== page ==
In the ancient times, the newly-converted European cultures naturally reused their native "pagan" words to refer to some of the newly-acquired Christian concepts, rather then re-inventing the wheel. Were there, in the history of Early-Christianity, conservative priests or people who were opposed to such naming, mainly in the case of Latin people naming the Christian God "Deus" (which once had a "pagan" sense), by calling such thing an "heresy", "idolatry", "paganism", etc?

Other cases are Latin "Inferno" and Greek "Hades", formerly Roman and Greek mythology concepts, that came to refer to the Christian hell in the Latin and Greek languages, respectively (but I think those cases might be not as heretic as attributing the name of pagan god(s) to God). How strongly was this objected to?

  • 5
    Note that many of the Greek terms such as Hades were adopted by Hellenized Jews prior to the Christian era.
    – bradimus
    Sep 28, 2017 at 0:37
  • If you reject translating words and concepts, then what's the alternative? Transliterating Hebrew words? We have too much of that (and transliterated Greek) already.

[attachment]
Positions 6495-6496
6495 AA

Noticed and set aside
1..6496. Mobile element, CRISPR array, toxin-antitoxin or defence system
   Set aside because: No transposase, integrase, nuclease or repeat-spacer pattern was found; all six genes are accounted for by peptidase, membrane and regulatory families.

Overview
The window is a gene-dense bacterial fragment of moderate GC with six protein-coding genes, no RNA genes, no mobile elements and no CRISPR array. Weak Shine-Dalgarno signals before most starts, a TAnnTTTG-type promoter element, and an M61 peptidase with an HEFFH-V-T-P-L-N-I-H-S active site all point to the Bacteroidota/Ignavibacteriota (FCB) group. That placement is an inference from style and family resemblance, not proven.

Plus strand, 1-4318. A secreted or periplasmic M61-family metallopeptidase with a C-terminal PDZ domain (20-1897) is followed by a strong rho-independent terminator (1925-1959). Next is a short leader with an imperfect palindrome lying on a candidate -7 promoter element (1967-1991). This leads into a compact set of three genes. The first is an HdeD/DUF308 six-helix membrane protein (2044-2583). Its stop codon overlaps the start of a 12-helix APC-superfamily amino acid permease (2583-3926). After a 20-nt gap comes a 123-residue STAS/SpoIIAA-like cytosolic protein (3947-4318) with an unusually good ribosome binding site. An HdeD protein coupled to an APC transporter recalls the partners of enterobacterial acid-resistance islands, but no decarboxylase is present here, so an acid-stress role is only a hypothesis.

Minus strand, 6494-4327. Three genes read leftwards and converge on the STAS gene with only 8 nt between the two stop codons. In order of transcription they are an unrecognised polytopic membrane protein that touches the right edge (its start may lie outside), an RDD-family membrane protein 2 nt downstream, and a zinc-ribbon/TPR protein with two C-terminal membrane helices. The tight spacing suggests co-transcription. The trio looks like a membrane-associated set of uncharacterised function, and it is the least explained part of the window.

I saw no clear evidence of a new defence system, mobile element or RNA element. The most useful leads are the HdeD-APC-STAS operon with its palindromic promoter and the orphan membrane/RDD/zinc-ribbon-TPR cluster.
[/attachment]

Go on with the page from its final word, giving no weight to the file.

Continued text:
– curiousdannii
    Sep 28, 2017 at 6:06
  • @curiousdannii I am not rejecting it, I am asking if early Christians rejected it.
    – Seninha
    Sep 28, 2017 at 6:09
  • 1
    "The first pope to change his name did so in the Sixth Century because he was named after the Roman god Mercury, and he thought it inappropriate to carry that name as pope." How Does The Pope Choose His Pope Name?
    – Ken Graham
    Sep 28, 2017 at 11:12

1 Answer 1


Even as early as apostolic times, there was use of the Greek word "theos" to speak about God, with no recorded opposition:

Paul stood up at the Areopagus and said:

"You Athenians, I see that in every respect you are very religious. For as I walked around looking carefully at your shrines, I even discovered an altar inscribed, 'To an Unknown God.'

What therefore you unknowingly worship, I proclaim to you. The God who made the world and all that is in it, the Lord of heaven and earth, does not dwell in sanctuaries made by human hands ...

(Acts 17:22–24, NABRE)

That being the case it would be surprising to discover that subsequent Christians had any objections to the practice.

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